Processing of the kettles starts at one of a half-dozen hand polishing stations consisting of a belt sander and either a buffing wheel or satin wheel. From there, assembly hardware on the components is masked in preparation for bright nickel electroplating. Leonhardt Plating operates five 1,000-gal bright nickel lines and a 1,000-gal semi-bright nickel line in addition to two 600-gal decorative chrome lines, two electroless nickel lines, two electropolishing lines, a gold plating tank and a nickel stripping line.
Preplate cleaning is a primary focus on the kettles, which come to the plating line with residual buffing compound on the surface. Initial hot alkaline cleaning is followed by alkaline electrocleaning, rinse, and acid dip stages. Parts then go for a dip in the nickel tank for 35–40 min before multiple rinse stages.
According to Joe Leonhardt, the company looks for nickel deposit thickness of 0.0005–0.001 inches. “The big thing is plating the inside surface of the kettle,” he says. “That’s why it spends 35–40 min in the nickel bath, to plate the inside surface and to achieve the required brightness and leveling.”
After multiple DI water rinses, kettles are ready for decorative chromium plating, which takes only 1–2 min. The company’s decorative chrome lines use hexavalent chemistry at a process temperature of 100°F.
“We’ve looked at trivalent decorative chemistries, but some of the pieces we run have to match other pieces,” Leonhardt explains. “That’s the main thing that’s been holding us back.”
Working with hex chrome is not particularly difficult, Leonhardt says. “We only have two baths, and we run at low chromium concentration to avoid burning. We have to check surface tension every 40 hr of operation, so we have a meter on the rectifier to track when it runs. At 40 hr, we sample for surface tension and use a wetting agent if needed. So basically we monitor surface tension regularly and we don’t have a problem. It takes us a while to generate 40 hr of operation.”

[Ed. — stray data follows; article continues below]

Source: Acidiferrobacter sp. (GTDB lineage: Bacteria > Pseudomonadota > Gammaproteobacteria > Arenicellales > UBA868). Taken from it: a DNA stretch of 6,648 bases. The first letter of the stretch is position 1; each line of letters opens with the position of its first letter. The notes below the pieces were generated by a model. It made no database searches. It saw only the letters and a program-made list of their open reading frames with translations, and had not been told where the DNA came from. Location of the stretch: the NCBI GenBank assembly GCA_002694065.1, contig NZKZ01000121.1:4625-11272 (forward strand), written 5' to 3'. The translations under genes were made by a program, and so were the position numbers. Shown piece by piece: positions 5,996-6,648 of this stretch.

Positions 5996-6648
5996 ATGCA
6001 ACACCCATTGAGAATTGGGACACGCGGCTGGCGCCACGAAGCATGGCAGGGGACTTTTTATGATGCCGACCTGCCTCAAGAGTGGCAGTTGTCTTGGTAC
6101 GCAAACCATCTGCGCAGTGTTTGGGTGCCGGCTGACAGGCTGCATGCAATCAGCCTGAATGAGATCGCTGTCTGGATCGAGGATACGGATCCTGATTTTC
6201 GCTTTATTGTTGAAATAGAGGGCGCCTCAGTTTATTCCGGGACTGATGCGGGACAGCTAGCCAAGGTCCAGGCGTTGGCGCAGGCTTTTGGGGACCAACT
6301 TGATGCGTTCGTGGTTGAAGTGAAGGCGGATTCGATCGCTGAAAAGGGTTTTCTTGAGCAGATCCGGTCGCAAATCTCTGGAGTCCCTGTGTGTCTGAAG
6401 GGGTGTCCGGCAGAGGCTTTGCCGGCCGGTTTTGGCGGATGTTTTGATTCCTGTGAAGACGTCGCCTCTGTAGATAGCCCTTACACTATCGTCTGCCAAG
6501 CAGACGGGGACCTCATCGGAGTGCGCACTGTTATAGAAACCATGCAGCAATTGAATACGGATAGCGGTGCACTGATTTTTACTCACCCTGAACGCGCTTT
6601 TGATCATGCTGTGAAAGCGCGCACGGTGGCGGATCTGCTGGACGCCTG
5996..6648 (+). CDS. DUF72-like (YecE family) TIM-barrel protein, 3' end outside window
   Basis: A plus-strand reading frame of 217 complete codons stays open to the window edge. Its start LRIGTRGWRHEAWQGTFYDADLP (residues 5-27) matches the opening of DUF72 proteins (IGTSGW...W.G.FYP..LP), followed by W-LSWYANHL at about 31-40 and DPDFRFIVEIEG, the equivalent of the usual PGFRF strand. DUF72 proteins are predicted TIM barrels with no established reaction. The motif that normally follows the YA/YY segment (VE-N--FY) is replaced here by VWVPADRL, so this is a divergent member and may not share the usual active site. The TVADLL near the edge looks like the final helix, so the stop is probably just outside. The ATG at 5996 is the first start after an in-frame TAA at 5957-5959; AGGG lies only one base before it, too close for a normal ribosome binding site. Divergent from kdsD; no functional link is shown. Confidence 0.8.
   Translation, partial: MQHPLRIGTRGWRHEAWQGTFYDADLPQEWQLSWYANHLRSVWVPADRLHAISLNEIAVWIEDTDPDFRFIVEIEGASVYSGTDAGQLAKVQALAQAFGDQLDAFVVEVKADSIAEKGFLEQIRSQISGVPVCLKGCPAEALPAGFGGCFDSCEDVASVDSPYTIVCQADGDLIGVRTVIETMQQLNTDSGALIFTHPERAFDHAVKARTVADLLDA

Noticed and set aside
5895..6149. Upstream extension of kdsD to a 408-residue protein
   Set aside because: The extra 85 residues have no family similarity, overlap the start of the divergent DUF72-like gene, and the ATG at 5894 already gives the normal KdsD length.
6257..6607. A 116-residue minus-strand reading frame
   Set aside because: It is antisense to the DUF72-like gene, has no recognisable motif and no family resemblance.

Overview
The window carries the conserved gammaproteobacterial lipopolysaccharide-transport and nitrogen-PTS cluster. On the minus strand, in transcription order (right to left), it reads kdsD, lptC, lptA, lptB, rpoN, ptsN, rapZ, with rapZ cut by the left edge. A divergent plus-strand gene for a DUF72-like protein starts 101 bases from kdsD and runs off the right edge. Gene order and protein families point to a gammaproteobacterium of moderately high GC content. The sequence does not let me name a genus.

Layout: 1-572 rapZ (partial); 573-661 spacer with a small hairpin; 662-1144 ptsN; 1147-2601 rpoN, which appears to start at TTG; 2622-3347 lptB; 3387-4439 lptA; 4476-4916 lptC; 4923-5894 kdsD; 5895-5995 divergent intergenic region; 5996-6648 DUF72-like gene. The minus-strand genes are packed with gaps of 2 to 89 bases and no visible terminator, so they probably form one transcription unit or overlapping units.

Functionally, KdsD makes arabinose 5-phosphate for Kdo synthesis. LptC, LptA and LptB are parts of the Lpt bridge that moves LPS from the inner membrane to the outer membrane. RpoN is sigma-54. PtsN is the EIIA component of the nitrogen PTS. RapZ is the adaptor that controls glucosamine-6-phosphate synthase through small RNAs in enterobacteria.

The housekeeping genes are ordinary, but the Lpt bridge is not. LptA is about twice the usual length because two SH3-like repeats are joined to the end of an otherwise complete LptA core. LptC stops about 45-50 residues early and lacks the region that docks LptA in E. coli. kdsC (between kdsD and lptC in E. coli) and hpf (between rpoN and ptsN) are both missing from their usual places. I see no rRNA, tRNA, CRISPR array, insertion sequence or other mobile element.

Bath maintenance on the electrolytic nickel lines is also pretty basic. “We monitor pH and add brightener as needed on the bright nickel lines, and once a month we send a sample to the vendor’s lab for analysis,” Leonhardt says. The company’s semi-bright nickel uses no brighteners and results in a dull nickel finish. It’s used to improve corrosion resistance on some aftermarket automotive parts and components for marine applications.
Joe Leonhardt believes that most plating problems can be traced to either poor cleaning or filtration, so the company takes pains to make sure parts entering the plating baths are absolutely clean. “I’d bet that most problems with process tanks involve contamination,” he says. That’s why we spend so much time and labor to clean our parts and remove all that buffing compound and other potential contaminants. As a result, we just don’t have those kinds of problems.”
Another job that has been in the shop literally for as long as the company has existed is finishing of tubing in a variety of configurations for a Cincinnati-based manufacturer of high-end medical and dental chairs. “This company was my grandfather’s original customer back in 1950,” Joe Leonhardt says.